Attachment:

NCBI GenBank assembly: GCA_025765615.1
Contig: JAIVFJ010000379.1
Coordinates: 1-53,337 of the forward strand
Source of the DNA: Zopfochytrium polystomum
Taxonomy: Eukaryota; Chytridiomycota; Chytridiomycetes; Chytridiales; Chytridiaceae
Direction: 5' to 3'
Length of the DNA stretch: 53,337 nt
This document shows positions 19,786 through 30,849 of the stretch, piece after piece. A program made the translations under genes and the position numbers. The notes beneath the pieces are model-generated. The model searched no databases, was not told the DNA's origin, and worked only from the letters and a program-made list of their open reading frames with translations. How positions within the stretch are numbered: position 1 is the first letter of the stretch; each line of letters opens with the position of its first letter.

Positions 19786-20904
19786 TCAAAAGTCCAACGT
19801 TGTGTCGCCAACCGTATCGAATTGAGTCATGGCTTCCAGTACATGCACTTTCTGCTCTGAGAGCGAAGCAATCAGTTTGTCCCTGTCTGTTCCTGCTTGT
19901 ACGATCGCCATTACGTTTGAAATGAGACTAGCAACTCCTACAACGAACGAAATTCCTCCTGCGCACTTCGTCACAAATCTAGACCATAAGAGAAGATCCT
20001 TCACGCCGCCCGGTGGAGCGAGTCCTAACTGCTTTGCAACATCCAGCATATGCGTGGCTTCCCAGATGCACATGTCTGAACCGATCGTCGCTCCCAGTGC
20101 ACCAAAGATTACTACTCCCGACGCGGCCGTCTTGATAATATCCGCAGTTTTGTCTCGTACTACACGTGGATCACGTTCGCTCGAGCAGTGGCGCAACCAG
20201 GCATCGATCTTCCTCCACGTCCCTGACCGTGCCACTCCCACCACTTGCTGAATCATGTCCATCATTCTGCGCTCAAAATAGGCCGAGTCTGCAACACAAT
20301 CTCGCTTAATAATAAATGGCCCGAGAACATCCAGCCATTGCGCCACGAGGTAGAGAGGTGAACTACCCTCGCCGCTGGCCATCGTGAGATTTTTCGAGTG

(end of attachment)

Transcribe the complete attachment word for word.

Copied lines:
NCBI GenBank assembly: GCA_025765615.1
Contig: JAIVFJ010000379.1
Coordinates: 1-53,337 of the forward strand
Source of the DNA: Zopfochytrium polystomum
Taxonomy: Eukaryota; Chytridiomycota; Chytridiomycetes; Chytridiales; Chytridiaceae
Direction: 5' to 3'
Length of the DNA stretch: 53,337 nt
This document shows positions 19,786 through 30,849 of the stretch, piece after piece. A program made the translations under genes and the position numbers. The notes beneath the pieces are model-generated. The model searched no databases, was not told the DNA's origin, and worked only from the letters and a program-made list of their open reading frames with translations. How positions within the stretch are numbered: position 1 is the first letter of the stretch; each line of letters opens with the position of its first letter.

Positions 19786-20904
19786 TCAAAAGTCCAACGT
19801 TGTGTCGCCAACCGTATCGAATTGAGTCATGGCTTCCAGTACATGCACTTTCTGCTCTGAGAGCGAAGCAATCAGTTTGTCCCTGTCTGTTCCTGCTTGT
19901 ACGATCGCCATTACGTTTGAAATGAGACTAGCAACTCCTACAACGAACGAAATTCCTCCTGCGCACTTCGTCACAAATCTAGACCATAAGAGAAGATCCT
20001 TCACGCCGCCCGGTGGAGCGAGTCCTAACTGCTTTGCAACATCCAGCATATGCGTGGCTTCCCAGATGCACATGTCTGAACCGATCGTCGCTCCCAGTGC
20101 ACCAAAGATTACTACTCCCGACGCGGCCGTCTTGATAATATCCGCAGTTTTGTCTCGTACTACACGTGGATCACGTTCGCTCGAGCAGTGGCGCAACCAG
20201 GCATCGATCTTCCTCCACGTCCCTGACCGTGCCACTCCCACCACTTGCTGAATCATGTCCATCATTCTGCGCTCAAAATAGGCCGAGTCTGCAACACAAT
20301 CTCGCTTAATAATAAATGGCCCGAGAACATCCAGCCATTGCGCCACGAGGTAGAGAGGTGAACTACCCTCGCCGCTGGCCATCGTGAGATTTTTCGAGTG